Hank & Jim: The Fifty-Year Friendship of Henry Fonda and James Stewart

Scott Eyman's engrossing, comprehensive and nuanced dual biography of Henry Fonda (1905-1982) and James Stewart (1908-1997) chronicles the Oscar-winning actors' private lives, careers and 50-year friendship. The two were a study of contrasts: Fonda was a fierce liberal, agnostic and workaholic who wed five times; Stewart was a Republican, church-going family man who was happily married for 45 years. Both were loners who found the right profession. "Acting allowed them to express emotions neither of them could have otherwise expressed, use experiences that they would have blocked," writes Eyman.

The friendship began in 1932, when the two struggling actors became roommates (with actor Myron McCormick and director Josh Logan). Both entered motion pictures in 1935, and within five years had become leading men competing for the same Best Actor Oscar in 1940 (Stewart won for The Philadelphia Story, but he voted for Fonda in The Grapes of Wrath). The two lived on opposite coasts in the 1950s, when Stewart's film career soared (Rear Window, Vertigo) and Fonda abandoned his film career for seven years to return to Broadway in Mister Roberts. In the 1960s and '70s, the duo co-starred in three films.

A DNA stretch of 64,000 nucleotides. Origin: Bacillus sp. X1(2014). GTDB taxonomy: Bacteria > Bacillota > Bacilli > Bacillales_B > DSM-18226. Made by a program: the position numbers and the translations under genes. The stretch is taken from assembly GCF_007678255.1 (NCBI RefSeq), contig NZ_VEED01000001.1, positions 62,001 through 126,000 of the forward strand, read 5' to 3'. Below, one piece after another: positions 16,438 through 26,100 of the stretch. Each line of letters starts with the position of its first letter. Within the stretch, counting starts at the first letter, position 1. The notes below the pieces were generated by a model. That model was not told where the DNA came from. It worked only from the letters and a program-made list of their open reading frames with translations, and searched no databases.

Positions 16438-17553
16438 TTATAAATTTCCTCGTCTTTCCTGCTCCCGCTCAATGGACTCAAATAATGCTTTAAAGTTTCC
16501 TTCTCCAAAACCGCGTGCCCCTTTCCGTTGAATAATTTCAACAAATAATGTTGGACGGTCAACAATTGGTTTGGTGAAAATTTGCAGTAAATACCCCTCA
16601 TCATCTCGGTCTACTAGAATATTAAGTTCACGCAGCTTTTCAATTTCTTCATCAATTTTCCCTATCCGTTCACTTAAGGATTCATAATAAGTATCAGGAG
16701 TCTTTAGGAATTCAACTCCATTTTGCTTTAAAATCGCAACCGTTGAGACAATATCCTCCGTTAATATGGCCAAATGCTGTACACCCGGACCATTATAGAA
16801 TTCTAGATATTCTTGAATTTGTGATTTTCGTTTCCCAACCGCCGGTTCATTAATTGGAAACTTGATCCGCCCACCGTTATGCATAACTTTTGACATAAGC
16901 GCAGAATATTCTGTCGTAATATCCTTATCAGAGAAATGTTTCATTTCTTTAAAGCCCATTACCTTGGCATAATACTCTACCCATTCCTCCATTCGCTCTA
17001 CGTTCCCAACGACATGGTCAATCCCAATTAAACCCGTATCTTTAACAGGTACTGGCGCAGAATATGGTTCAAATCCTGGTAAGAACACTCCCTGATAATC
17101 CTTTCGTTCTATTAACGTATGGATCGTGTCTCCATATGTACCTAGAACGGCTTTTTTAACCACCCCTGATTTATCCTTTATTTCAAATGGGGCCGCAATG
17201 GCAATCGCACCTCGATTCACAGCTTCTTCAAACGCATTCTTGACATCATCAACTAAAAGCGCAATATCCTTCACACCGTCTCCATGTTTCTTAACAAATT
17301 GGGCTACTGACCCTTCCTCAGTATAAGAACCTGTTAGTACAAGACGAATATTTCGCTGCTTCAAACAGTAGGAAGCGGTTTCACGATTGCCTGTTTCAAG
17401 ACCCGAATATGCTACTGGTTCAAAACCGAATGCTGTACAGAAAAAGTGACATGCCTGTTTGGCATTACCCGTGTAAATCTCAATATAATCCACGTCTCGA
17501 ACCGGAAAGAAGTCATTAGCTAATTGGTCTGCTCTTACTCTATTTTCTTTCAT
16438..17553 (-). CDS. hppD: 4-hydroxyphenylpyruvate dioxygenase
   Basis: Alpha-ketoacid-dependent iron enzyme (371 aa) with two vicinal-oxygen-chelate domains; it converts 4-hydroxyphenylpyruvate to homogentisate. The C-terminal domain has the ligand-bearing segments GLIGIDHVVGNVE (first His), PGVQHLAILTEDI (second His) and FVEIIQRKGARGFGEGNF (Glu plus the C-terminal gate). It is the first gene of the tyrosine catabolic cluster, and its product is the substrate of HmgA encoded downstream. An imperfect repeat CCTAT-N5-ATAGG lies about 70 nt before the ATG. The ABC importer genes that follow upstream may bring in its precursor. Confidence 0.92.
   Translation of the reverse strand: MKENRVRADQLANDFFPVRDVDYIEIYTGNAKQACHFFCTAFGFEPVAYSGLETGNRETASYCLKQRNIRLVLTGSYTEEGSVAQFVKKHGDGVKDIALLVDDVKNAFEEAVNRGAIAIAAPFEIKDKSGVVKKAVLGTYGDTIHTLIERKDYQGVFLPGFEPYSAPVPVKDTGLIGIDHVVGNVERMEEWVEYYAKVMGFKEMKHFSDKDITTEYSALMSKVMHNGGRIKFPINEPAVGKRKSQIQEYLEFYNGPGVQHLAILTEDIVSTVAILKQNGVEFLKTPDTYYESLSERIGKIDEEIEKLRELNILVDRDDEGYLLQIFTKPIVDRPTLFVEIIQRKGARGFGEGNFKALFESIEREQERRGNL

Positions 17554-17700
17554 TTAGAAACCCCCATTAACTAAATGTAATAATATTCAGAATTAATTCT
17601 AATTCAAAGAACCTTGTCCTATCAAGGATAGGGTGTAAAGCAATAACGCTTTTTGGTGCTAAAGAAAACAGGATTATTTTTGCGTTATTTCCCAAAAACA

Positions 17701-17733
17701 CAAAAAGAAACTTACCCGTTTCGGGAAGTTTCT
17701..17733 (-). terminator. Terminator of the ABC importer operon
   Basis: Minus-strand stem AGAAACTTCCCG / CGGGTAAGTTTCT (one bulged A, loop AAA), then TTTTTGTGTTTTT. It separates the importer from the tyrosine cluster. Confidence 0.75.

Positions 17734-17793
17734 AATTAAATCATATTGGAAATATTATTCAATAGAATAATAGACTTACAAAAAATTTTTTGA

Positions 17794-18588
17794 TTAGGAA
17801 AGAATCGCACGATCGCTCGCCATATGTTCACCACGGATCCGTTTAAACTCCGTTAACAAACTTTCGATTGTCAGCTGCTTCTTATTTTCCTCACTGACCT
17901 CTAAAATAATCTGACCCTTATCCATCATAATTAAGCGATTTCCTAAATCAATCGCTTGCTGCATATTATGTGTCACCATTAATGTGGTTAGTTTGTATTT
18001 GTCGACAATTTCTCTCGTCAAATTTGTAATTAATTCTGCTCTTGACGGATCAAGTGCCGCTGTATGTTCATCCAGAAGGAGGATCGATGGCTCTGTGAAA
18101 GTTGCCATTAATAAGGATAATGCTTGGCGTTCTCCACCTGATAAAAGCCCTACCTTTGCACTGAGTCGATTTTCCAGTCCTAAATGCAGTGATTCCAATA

Thanks to fresh interviews with Jane and Peter Fonda and Fonda's widow, Shirlee, Eyman (Empire of Dreams: The Epic Life of Cecil B. DeMille) creates a particularly satisfying portrait of the conflicted and remote Fonda. Fans of both actors will enjoy Hank & Jim, a well-researched and absorbing biography that celebrates and humanizes two complex men and their enduring friendship. --Kevin Howell, independent reviewer and marketing consultant

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